I really enjoyed this blog post and think you’ve highlighted a growing problem. As businesses fight to stay competitive in an evolving market, they are facing new challenges. Online review forums such as Yelp, Glassdoor and Indeed, are giving individuals the opportunity to participate with businesses much more than ever before. This increased consumer role has caused business owners to get creative in the way their company is presented online. Businesses that can keep up with today’s demanding social media platforms, will enjoy a competitive advantage in the market. It appears that there are many organizations that are not able to manage the online landscape, and have gone to questionable lengths to gain positive exposure.

    Organizations should focus on developing a loyal customer base first, and then they will not have to worry about creating fake reviews.



  2. Jason Williams says:

    I have figured this to be an issue. Another one I have seen is hotels and the way they take photographs to make the views nicer or the rooms seems bigger by adjusting the angle of the photos. This works in a sense, because by the time you are there in the restaurant or hotel, you are locked in and almost no one gets up and leaves. Very disingenuous and misleading. I think it would be hard to prove, but these companies should get some kind of fine for this activity. However, in the end, we all have freedom of speech and are capable of saying what we want. But, I agree, this is fully misleading.

  3. Lisa says:

    Hi Eric,

    I thought you highlighted an interesting topic with your post. I used to work for a swim school and it was like regular practice to check Yelp everyday for reviews. You get one pissed off parent and then the next thing you know, there’s a not-so-nice review about your business where everyone can see it. I think consumers underestimate the power of Yelp and the impact that every single review (whether that be positive or negative) can have for a brand or business. As you mentioned, a business can go from one star to five stars overnight and even vice versa.

    Review sites like Yelp should be used for their intended purposes only and not as a means for cheating the system and boosting a business’ reputation in a malicious manner. Consumers would be wise to not initially believe everything they read and experience businesses or brands for themselves. From there they can form honest opinions and write a review based on the truth. Consumer reviews are a huge component of advertising and can ultimately be the difference between maintaining your customer base or losing it. Businesses and brands need to continue working on spending their time improving the customer experience so that there’s no room for anyone to write a bad review.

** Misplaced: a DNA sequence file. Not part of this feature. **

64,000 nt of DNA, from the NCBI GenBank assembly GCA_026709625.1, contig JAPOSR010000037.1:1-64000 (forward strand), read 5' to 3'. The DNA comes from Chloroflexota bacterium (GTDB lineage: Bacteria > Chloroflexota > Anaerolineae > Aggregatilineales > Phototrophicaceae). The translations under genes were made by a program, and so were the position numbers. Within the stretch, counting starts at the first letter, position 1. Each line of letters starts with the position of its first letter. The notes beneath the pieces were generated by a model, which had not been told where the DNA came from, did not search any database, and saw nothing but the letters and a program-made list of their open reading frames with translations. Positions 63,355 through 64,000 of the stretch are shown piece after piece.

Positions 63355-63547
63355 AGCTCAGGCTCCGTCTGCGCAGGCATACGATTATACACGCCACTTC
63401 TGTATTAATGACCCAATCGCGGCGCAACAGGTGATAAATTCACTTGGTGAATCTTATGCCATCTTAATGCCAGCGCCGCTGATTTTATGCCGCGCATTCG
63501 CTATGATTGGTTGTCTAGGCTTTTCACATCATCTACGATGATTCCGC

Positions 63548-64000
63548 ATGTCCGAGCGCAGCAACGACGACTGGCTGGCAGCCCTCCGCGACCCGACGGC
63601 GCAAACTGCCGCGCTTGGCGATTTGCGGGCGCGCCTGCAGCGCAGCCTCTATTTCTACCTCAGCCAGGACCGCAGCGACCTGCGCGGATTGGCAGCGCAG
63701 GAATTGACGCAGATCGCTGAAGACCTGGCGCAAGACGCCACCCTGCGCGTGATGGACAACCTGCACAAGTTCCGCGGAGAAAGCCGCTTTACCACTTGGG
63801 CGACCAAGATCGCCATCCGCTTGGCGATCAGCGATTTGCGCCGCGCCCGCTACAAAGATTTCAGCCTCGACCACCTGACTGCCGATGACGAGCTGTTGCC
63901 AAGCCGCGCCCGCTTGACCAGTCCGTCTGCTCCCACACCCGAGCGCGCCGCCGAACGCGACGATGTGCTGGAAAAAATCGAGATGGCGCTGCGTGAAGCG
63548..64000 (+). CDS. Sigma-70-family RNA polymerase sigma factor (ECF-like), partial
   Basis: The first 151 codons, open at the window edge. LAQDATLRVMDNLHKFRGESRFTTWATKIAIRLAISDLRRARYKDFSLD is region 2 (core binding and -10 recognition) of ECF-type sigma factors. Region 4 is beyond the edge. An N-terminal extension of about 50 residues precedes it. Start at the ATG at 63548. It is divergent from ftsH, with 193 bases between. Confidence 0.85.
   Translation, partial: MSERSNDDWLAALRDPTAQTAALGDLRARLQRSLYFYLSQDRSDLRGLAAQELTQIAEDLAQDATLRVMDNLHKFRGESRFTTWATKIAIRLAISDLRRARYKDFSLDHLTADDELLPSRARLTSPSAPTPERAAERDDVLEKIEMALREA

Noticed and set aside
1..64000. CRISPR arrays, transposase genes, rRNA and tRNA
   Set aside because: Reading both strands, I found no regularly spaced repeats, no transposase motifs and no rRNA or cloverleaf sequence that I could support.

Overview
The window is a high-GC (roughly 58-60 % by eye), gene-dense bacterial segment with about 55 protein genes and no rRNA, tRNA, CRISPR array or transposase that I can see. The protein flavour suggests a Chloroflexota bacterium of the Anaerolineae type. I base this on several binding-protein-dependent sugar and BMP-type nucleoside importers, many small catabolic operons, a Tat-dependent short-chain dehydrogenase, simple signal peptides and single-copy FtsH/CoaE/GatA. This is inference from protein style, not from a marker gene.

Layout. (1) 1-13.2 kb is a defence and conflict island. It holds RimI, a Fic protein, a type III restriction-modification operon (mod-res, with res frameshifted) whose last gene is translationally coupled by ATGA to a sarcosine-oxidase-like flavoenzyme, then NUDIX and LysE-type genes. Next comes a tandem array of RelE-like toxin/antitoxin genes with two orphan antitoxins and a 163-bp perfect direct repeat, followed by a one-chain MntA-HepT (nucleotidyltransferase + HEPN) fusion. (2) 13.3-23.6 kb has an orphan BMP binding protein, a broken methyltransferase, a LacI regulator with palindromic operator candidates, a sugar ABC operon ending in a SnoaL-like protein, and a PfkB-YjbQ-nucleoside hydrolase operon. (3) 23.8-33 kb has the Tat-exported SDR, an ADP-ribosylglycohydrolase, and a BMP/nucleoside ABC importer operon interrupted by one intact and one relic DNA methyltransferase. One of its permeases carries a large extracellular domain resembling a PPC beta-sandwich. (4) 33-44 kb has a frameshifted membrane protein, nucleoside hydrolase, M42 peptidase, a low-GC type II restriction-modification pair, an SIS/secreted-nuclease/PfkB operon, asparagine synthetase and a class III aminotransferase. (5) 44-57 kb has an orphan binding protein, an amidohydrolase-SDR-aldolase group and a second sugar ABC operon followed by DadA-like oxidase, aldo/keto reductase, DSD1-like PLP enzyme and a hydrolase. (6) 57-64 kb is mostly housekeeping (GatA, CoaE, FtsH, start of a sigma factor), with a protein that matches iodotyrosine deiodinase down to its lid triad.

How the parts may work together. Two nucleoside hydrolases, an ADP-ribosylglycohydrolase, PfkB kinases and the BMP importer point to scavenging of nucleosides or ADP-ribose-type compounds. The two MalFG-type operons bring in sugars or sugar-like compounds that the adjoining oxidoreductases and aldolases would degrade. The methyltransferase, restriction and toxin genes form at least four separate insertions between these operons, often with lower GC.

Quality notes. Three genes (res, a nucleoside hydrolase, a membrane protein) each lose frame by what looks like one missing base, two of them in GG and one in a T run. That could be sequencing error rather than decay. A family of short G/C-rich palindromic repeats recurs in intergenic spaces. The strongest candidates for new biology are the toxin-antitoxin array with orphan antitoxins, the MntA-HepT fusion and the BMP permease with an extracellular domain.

Thanks for sharing!

    Lisa Garcia

  4. Jessica says:

    Wow! I did not realize that the percentage of fake reviews is at 20. Although its surprising the more I think about it, it really isn’t. The retail location I work for gets plenty of fake reviews or wrong reviews, wrong as in the wrong location. As this Yelp review process became more popular I was also really surprised at how many of the fake reviews were positive from real people.

    For instance, when I told a friend about this and questioned why someone would write a fake good review she responded “I do it all the time!” Turns out, for five star reviews companies will sometimes contact the writer and give them free things or coupons. After this I just started ignoring Yelp all together.

    Yelp was initially a great tool but unfortunately people have made it sour because they use it for all the wrong reasons. Great post!

  5. Steven says:

    Hi Eric,

    That was an interesting post and I enjoyed reading it. To be honest, I have often looked at Yelp and similar websites with a bit of suspicion. Frankly, however, I have always been in the mindset that the reviews were inaccurate because the companies were “stacking the deck” as far as the reviews go.

    While your article confirmed this belief of mine, it made me think about something I had not considered before; revenge posts. I typically read the negative comments as more credible, as I wouldn’t think that people would have the motive to spam a company for simply having a bad experience. My biggest suspicion was that rival companies might fake posts in order to undermine their competition.